[in-kawr-i-juh-buh l, -kor-]


not corrigible; bad beyond correction or reform: incorrigible behavior; an incorrigible liar.
impervious to constraints or punishment; willful; unruly; uncontrollable: an incorrigible child; incorrigible hair.
firmly fixed; not easily changed: an incorrigible habit.
not easily swayed or influenced: an incorrigible optimist.


a person who is incorrigible.

Origin of incorrigible

First recorded in 1300–50; Middle English word from Latin word incorrigibilis. See in-3, corrigible
Related formsin·cor·ri·gi·bil·i·ty, in·cor·ri·gi·ble·ness, nounin·cor·ri·gi·bly, adverb Unabridged Based on the Random House Unabridged Dictionary, © Random House, Inc. 2019

Examples from the Web for incorrigible

Contemporary Examples of incorrigible

Historical Examples of incorrigible

  • "You are an incorrigible, young Bonaparte," said the teacher.

  • Bobby was incorrigible, and there was no use in expecting seriousness from him.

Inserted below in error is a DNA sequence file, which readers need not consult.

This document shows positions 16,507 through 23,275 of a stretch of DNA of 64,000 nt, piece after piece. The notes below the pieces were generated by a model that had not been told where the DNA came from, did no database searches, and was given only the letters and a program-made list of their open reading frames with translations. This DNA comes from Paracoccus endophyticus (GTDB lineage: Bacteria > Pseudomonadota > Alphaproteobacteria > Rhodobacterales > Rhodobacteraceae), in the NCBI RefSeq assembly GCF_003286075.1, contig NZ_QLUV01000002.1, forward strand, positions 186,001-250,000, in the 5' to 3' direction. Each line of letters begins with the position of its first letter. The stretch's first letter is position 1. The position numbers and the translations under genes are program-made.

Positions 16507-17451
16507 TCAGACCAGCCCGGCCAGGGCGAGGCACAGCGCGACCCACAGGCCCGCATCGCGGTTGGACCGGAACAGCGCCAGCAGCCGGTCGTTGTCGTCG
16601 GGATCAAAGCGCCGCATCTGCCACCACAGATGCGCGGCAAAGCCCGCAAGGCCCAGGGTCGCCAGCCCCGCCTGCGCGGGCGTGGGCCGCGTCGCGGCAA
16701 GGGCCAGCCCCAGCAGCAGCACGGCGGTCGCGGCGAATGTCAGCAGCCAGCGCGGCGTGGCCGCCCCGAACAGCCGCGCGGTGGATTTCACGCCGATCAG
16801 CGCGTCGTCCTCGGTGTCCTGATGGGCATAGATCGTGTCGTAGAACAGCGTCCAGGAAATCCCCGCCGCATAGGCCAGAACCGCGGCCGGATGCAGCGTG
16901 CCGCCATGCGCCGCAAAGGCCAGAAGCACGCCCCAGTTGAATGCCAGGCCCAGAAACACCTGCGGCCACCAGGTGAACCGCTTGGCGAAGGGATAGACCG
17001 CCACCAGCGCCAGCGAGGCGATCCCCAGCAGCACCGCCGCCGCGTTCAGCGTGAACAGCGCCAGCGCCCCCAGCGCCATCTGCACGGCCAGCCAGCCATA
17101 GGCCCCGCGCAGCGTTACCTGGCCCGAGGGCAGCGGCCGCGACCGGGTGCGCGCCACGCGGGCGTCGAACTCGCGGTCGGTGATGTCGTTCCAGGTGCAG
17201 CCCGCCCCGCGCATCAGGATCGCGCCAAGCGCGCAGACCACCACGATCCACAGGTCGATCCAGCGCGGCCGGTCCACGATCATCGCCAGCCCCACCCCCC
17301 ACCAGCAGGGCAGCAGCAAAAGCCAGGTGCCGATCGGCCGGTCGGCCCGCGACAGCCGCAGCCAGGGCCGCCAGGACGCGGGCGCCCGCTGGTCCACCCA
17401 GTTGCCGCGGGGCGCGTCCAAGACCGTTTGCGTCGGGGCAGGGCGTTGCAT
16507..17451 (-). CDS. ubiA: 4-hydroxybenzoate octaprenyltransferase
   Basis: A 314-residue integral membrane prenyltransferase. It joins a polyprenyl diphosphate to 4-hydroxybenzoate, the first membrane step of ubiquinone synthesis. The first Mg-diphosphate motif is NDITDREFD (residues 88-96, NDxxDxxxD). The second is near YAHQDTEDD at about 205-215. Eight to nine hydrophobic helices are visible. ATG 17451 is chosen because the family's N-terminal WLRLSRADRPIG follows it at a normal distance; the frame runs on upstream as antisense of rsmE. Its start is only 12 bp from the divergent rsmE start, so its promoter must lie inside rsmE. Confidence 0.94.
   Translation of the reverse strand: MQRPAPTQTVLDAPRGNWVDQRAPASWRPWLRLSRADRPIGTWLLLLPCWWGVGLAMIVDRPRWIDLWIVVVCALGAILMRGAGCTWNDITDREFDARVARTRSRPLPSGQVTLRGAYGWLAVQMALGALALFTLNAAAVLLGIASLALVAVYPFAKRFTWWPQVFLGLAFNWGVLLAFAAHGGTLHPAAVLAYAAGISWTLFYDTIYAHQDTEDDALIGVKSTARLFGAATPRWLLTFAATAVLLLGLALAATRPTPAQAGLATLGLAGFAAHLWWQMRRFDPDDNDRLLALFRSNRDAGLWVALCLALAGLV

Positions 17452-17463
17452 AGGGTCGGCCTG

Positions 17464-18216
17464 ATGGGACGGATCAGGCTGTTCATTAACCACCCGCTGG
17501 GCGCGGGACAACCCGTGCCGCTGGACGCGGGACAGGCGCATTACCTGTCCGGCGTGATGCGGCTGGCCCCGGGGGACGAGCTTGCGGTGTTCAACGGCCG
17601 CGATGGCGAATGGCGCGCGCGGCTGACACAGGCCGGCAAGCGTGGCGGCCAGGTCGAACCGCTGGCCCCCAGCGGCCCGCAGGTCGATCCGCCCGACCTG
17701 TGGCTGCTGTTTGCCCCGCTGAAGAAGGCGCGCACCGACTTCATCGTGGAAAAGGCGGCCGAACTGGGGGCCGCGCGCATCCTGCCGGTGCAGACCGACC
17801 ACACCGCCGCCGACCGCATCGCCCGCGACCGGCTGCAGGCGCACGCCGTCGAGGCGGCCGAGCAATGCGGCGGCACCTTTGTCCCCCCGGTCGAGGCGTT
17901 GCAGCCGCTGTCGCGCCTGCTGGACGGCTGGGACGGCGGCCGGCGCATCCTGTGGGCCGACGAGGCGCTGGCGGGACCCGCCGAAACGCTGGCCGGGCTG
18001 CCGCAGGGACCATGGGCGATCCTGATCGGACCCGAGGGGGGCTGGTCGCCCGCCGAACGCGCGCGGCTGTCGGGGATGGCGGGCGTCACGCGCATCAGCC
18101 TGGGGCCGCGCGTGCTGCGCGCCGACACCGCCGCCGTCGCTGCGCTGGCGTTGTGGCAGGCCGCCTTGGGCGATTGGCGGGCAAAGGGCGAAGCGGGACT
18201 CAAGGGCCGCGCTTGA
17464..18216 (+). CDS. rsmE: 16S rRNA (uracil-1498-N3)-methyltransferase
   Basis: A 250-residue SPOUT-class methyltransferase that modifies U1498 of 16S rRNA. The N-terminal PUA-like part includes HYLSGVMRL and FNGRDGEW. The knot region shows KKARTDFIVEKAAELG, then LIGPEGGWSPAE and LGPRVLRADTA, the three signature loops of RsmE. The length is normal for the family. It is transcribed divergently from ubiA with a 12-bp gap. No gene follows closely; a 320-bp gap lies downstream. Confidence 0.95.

The Dominant Strain

    Anna Chapin Ray

  • Razumov envied the materialism of the thief and the passion of the incorrigible lover.

    Under Western Eyes

    Joseph Conrad

  • It is quite possible that I am a bad economist; but it is certain that I am incorrigible.

    Notes on My Books

    Joseph Conrad

  • I laughed at this fad, and, not thinking him incorrigible I took him into my service.

    The Memoires of Casanova, Complete

    Jacques Casanova de Seingalt

British Dictionary definitions for incorrigible



beyond correction, reform, or alteration
firmly rooted; ineradicable
philosophy (of a belief) having the property that whoever honestly believes it cannot be mistakenCompare defeasible


a person or animal that is incorrigible
Derived Formsincorrigibility or incorrigibleness, nounincorrigibly, adverb
Collins English Dictionary - Complete & Unabridged 2012 Digital Edition © William Collins Sons & Co. Ltd. 1979, 1986 © HarperCollins Publishers 1998, 2000, 2003, 2005, 2006, 2007, 2009, 2012

Word Origin and History for incorrigible

mid-14c., from Old French incorrigible (mid-14c.), or directly from Latin incorrigibilis "not to be corrected," from in- "not, opposite of" (see in- (1)) + corrigibilis, from corrigere "to correct" (see correct). Related: Incorrigibly. As a noun, from 1746.

Online Etymology Dictionary, © 2010 Douglas Harper